An asset to the community 

Philanthropy and service are embedded into every Greek mission. Each chapter is affiliated with a charity that it advocates for exclusively. Chapters collectively raise thousands of dollars each semester, and log hundreds of volunteer service hours. 

One example of these efforts is the accomplishments of Phi Delta Kappa Sorority in 2019. The chapter donated $5,972.67 to the Make-A-Wish Foundation during the spring 2019 semester, granting them the title of “Wishmakers” for the second year in a row by the Make-A-Wish of Greater Pennsylvania & West Virginia. These funds granted the wish of one special individual named Cole to embark on his dream vacation to a Disneyland Resort.

In total, throughout the 2018-2019 academic year, the sorority has documented over 1,400 hours of service. Michelle Hildebrand ‘20, Nursing, is currently the sorority’s President, and Jennifer Schmith ‘20, Occupational Therapy & Psychology, was the sorority’s Philanthropy Chairperson responsible for leading these philanthropic efforts. For these achievements, Phi Delta Kappa was recognized for Excellence in Service at the 2019 Student Government Association Student Involvement Awards.

Building strong leaders

Running successful chapters requires strong communication among members, an understanding of fiscal responsibility and budgeting, and the ability to resolve conflict in a professional manner. Students find themselves drawn to positions of leadership within each chapter, and within the Greek program as a whole.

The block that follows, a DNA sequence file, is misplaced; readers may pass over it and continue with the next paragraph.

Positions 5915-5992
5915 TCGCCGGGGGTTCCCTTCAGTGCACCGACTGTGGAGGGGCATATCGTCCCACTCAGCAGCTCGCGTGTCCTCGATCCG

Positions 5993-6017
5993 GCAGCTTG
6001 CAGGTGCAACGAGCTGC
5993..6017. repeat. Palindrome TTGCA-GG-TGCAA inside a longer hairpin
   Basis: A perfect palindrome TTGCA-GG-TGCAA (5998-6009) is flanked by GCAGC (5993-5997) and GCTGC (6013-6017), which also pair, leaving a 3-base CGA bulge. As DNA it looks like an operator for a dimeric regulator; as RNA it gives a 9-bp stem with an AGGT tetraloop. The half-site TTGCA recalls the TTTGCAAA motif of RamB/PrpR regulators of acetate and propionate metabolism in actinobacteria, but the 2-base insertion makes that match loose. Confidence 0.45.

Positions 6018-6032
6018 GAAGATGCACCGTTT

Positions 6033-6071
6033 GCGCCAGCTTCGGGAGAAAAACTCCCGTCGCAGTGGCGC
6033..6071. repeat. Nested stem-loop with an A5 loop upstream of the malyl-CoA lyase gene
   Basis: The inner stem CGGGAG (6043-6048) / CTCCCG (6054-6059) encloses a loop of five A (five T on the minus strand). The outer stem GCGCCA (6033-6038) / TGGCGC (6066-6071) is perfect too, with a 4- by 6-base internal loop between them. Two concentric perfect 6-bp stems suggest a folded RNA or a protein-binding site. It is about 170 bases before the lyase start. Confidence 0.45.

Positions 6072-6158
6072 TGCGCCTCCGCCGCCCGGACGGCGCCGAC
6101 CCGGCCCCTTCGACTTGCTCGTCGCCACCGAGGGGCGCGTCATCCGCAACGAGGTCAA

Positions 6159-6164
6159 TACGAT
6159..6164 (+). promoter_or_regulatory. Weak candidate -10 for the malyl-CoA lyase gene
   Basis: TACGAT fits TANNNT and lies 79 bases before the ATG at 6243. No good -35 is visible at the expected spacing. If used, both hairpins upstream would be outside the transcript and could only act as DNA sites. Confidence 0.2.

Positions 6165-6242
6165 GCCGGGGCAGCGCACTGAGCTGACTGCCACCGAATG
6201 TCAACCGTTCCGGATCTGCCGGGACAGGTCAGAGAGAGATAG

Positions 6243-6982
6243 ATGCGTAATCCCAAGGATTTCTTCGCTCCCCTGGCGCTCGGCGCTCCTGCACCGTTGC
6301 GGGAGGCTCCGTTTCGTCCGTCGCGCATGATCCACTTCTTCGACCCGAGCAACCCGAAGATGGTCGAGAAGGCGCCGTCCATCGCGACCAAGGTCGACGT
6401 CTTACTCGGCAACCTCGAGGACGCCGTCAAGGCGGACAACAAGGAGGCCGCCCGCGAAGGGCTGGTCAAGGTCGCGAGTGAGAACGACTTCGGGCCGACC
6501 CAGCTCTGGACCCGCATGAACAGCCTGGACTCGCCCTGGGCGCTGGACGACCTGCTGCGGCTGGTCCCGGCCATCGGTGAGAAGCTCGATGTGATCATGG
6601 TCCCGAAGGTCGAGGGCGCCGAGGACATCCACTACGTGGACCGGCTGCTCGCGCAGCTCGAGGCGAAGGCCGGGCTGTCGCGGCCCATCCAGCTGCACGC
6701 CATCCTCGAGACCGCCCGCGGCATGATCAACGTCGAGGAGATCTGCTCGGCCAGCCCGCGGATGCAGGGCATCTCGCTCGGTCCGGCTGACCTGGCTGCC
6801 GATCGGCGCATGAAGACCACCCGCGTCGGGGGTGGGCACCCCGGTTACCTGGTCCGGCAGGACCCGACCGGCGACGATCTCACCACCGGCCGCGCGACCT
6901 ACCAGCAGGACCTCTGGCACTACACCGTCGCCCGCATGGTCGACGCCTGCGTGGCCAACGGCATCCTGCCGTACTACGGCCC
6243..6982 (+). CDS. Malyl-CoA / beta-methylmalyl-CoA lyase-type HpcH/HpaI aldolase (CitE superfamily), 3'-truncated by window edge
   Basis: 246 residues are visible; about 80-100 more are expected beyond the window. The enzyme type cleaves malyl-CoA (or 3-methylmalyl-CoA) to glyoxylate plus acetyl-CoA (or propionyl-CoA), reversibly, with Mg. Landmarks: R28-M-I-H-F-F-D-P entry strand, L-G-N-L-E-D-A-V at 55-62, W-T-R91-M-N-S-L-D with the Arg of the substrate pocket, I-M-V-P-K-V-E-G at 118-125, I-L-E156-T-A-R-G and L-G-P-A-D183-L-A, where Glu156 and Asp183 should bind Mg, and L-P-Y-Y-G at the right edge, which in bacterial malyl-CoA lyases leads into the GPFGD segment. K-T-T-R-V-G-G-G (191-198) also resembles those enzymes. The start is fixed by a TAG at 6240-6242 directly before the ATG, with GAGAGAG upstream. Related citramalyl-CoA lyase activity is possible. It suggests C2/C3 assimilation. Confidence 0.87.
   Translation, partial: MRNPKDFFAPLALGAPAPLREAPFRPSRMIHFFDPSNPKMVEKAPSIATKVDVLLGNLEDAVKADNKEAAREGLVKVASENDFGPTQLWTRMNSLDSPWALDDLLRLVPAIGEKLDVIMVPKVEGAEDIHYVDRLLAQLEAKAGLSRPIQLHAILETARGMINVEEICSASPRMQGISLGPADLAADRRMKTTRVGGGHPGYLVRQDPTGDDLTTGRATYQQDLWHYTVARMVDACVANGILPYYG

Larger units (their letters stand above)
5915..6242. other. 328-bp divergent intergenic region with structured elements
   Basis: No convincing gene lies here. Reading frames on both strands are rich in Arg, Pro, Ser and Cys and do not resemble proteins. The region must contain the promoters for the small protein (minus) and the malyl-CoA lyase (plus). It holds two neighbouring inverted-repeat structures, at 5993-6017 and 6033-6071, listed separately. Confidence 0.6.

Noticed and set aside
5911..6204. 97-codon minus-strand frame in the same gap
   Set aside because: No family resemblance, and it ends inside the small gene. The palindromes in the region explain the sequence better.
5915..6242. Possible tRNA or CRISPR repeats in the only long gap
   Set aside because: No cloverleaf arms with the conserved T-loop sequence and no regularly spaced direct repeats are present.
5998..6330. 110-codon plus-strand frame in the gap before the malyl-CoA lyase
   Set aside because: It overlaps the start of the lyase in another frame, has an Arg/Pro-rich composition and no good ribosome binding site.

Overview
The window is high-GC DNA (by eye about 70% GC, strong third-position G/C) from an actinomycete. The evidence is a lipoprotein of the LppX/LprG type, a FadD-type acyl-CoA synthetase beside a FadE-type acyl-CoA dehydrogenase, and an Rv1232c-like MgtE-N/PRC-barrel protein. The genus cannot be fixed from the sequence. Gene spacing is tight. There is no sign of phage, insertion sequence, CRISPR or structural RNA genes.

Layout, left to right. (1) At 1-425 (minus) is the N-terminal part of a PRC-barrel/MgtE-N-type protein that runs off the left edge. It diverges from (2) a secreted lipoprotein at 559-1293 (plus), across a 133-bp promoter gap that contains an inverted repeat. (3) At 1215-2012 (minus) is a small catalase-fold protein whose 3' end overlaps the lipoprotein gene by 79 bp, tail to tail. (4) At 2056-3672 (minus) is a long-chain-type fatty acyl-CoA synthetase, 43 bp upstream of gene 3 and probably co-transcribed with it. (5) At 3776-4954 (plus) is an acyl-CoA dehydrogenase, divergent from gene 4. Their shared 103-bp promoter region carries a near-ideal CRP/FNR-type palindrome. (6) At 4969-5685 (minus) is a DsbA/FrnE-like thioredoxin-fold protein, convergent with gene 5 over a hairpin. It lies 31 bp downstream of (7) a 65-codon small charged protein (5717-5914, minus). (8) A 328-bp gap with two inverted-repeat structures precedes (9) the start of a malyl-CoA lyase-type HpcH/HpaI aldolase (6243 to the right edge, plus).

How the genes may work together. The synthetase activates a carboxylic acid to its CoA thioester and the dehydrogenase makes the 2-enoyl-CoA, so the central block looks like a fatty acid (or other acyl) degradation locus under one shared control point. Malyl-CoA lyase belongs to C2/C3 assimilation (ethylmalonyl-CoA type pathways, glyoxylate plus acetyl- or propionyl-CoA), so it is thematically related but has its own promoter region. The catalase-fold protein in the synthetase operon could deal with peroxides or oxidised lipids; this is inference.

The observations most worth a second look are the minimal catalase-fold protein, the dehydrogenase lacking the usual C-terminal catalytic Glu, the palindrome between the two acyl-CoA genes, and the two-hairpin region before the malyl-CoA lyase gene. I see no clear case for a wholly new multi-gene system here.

Megan Swisher ‘08, B.S. Marketing (Phi Delta Kappa) was her sorority’s secretary in 2006 and president in 2007. She is now a Supply Chain Manager at Del Monte Foods in Pittsburgh. “Greek Life gave me an introductory taste of what I would experience in the ‘real world’, both personally and professionally. Holding a leadership position, especially president, was like running a small company. It taught me people skills, time management skills, and problem-solving skills.”

Jason Burkett ‘09, B.S. Chemistry (Tau Kappa Epsilon) is an Associate Physician & Assistant Professor in Emergency Medicine at Geisinger Commonwealth School of Medicine. He held leadership positions as Hegemon and chapter educator. “My experiences within our TKE chapter and in the greater Greek community at Saint Francis taught me to develop and nurture lasting relationships, to lead by example, and to care for my community and engage in philanthropic efforts. All of these things played a vital role in shaping my future as a physician. My entire career is now dedicated towards caring for our Geisinger communities and educating the next generations of physicians, nurses, and other allied health professionals.”

The future

President Fr. Malachi Van Tassel T.O.R., honorary member of Psi Upsilion, has expressed his pride in the new Greek program, and is committed to its continued growth. “What the Student Engagement department has done for this program was unfathomable less than 20 years ago. Franciscan values are embedded into our institution’s fiber, and the Greeks have proven that they understand and respect the mission of the University. I can’t wait to see what the future holds.” 

Luke has lofty goals for the program. “Ultimately we want to lead our Greeks to moments of self-actualization where they say to themselves: Yes, this is why I am here or This is why I do what I do. Witnessing students in that moment is one of the most rewarding privileges of what we do.” 


Greek Life at SFU